Twitter wants to make tweets easier to see in the dark

Twitter night mode
A night mode is on the way to Twitter.

It seems like everyone loves a night mode at the moment: iOS has just added one, Android's engineers are thinking about adding one, and now Twitter is playing with the idea in the very early alpha builds of its official app on Android.

The last thing you want when you're doing some late-night timeline browsing is to strain your eyes with all that blue light, after all. 9to5Google reports that the feature automatically activates itself based on the time of day wherever you happen to be.

When in night mode, Twitter swaps out the familiar white background for a dark blue color. There's also a Material Design overhaul in the pipeline for Twitter which should roll out to everyone in the coming months.

All right for the night

We've seen a night mode get added to and then dropped from the various Android N developer previews that have appeared so far. In the latest one it's missing, but Google has left the option for individual apps to activate the mode themselves.

If you've got no idea what we're talking about, some scientists think that the blue light emitted by our electronic devices can have a detrimental effect on our sleep patterns. The new Night Shift feature added to iOS and third-party apps like f.lux are designed to add a warmer glow to screens before bedtime.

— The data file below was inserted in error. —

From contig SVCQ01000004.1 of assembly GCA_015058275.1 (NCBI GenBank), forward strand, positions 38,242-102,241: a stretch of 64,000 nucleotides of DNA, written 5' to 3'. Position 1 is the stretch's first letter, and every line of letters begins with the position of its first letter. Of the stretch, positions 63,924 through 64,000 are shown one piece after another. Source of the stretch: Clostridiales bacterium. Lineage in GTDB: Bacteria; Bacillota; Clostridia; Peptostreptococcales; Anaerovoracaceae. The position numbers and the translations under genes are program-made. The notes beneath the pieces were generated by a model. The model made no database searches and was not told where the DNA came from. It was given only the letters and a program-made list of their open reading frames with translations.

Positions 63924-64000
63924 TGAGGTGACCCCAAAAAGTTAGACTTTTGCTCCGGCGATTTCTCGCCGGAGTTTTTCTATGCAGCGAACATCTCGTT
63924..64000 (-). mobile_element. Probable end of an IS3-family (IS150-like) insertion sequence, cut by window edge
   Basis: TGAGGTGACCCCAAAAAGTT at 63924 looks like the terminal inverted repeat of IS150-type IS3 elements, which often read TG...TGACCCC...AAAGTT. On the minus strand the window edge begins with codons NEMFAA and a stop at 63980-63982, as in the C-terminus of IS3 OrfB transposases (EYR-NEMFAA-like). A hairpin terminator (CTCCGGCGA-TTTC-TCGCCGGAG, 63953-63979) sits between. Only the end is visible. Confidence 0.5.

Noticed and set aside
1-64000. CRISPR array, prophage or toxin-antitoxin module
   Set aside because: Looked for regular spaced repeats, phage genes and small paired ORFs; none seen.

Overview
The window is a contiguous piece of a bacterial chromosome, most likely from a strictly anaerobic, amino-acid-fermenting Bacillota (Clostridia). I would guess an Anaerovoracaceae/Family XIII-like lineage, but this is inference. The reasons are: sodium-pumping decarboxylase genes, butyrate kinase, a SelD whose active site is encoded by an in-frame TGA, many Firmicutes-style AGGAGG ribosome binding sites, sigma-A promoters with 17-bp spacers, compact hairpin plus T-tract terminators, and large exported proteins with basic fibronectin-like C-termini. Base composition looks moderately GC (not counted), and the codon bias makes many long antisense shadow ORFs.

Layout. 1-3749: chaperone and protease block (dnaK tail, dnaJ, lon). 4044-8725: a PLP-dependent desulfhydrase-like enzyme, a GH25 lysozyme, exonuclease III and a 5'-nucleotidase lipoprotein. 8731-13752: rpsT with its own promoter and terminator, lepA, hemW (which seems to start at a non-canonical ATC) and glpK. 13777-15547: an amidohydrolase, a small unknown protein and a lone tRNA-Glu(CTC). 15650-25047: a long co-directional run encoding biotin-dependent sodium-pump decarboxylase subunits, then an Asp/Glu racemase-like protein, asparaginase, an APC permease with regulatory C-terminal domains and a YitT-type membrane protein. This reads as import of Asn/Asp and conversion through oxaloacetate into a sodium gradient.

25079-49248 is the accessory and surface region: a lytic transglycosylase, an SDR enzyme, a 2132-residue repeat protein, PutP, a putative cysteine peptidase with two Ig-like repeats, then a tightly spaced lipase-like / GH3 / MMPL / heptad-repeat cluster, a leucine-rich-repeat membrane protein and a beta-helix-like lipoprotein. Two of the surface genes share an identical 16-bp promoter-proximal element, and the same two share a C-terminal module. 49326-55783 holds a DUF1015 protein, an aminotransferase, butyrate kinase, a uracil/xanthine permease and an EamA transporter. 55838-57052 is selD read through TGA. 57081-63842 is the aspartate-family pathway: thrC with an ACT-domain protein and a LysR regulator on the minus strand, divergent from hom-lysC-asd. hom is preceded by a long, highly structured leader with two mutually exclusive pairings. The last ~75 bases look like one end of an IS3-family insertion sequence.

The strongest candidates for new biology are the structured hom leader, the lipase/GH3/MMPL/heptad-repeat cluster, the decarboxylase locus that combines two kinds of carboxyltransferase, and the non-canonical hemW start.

How long it will take for the feature to reach the masses remains to be seen. As for Android N, it's due to arrive in the autumn, probably alongside new Nexus devices.

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David Nield
Freelance Contributor

Dave is a freelance tech journalist who has been writing about gadgets, apps and the web for more than two decades. Based out of Stockport, England, on TechRadar you'll find him covering news, features and reviews, particularly for phones, tablets and wearables. Working to ensure our breaking news coverage is the best in the business over weekends, David also has bylines at Gizmodo, T3, PopSci and a few other places besides, as well as being many years editing the likes of PC Explorer and The Hardware Handbook.